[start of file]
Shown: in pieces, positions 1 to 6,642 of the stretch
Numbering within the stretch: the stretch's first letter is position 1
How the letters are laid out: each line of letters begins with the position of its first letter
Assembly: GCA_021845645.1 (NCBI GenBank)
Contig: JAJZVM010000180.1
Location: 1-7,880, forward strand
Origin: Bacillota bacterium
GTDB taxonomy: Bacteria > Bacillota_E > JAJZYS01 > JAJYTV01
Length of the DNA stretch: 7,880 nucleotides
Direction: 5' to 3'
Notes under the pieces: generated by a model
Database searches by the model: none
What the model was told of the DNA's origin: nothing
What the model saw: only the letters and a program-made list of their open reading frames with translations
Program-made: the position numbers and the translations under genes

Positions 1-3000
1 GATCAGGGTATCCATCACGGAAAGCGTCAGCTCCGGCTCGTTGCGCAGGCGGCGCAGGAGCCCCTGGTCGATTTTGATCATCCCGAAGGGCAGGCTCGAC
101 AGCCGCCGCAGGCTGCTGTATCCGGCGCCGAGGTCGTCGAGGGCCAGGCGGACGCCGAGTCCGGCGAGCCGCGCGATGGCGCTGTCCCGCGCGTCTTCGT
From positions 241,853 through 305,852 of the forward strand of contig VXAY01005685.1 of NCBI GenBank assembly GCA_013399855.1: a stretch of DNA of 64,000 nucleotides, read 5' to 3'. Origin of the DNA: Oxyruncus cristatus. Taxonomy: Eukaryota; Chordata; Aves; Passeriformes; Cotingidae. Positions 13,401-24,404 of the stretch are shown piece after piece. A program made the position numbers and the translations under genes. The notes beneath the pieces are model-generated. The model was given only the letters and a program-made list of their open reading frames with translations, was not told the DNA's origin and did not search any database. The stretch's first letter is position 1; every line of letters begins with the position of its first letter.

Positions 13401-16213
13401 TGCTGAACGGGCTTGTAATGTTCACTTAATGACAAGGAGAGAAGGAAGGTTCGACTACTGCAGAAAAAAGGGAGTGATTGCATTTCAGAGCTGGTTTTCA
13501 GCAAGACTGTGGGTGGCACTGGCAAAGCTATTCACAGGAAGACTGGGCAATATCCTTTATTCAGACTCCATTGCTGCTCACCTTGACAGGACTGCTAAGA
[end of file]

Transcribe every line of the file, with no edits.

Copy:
Shown: in pieces, positions 1 to 6,642 of the stretch
Numbering within the stretch: the stretch's first letter is position 1
How the letters are laid out: each line of letters begins with the position of its first letter
Assembly: GCA_021845645.1 (NCBI GenBank)
Contig: JAJZVM010000180.1
Location: 1-7,880, forward strand
Origin: Bacillota bacterium
GTDB taxonomy: Bacteria > Bacillota_E > JAJZYS01 > JAJYTV01
Length of the DNA stretch: 7,880 nucleotides
Direction: 5' to 3'
Notes under the pieces: generated by a model
Database searches by the model: none
What the model was told of the DNA's origin: nothing
What the model saw: only the letters and a program-made list of their open reading frames with translations
Program-made: the position numbers and the translations under genes

Positions 1-3000
1 GATCAGGGTATCCATCACGGAAAGCGTCAGCTCCGGCTCGTTGCGCAGGCGGCGCAGGAGCCCCTGGTCGATTTTGATCATCCCGAAGGGCAGGCTCGAC
101 AGCCGCCGCAGGCTGCTGTATCCGGCGCCGAGGTCGTCGAGGGCCAGGCGGACGCCGAGTCCGGCGAGCCGCGCGATGGCGCTGTCCCGCGCGTCTTCGT
From positions 241,853 through 305,852 of the forward strand of contig VXAY01005685.1 of NCBI GenBank assembly GCA_013399855.1: a stretch of DNA of 64,000 nucleotides, read 5' to 3'. Origin of the DNA: Oxyruncus cristatus. Taxonomy: Eukaryota; Chordata; Aves; Passeriformes; Cotingidae. Positions 13,401-24,404 of the stretch are shown piece after piece. A program made the position numbers and the translations under genes. The notes beneath the pieces are model-generated. The model was given only the letters and a program-made list of their open reading frames with translations, was not told the DNA's origin and did not search any database. The stretch's first letter is position 1; every line of letters begins with the position of its first letter.

Positions 13401-16213
13401 TGCTGAACGGGCTTGTAATGTTCACTTAATGACAAGGAGAGAAGGAAGGTTCGACTACTGCAGAAAAAAGGGAGTGATTGCATTTCAGAGCTGGTTTTCA
13501 GCAAGACTGTGGGTGGCACTGGCAAAGCTATTCACAGGAAGACTGGGCAATATCCTTTATTCAGACTCCATTGCTGCTCACCTTGACAGGACTGCTAAGA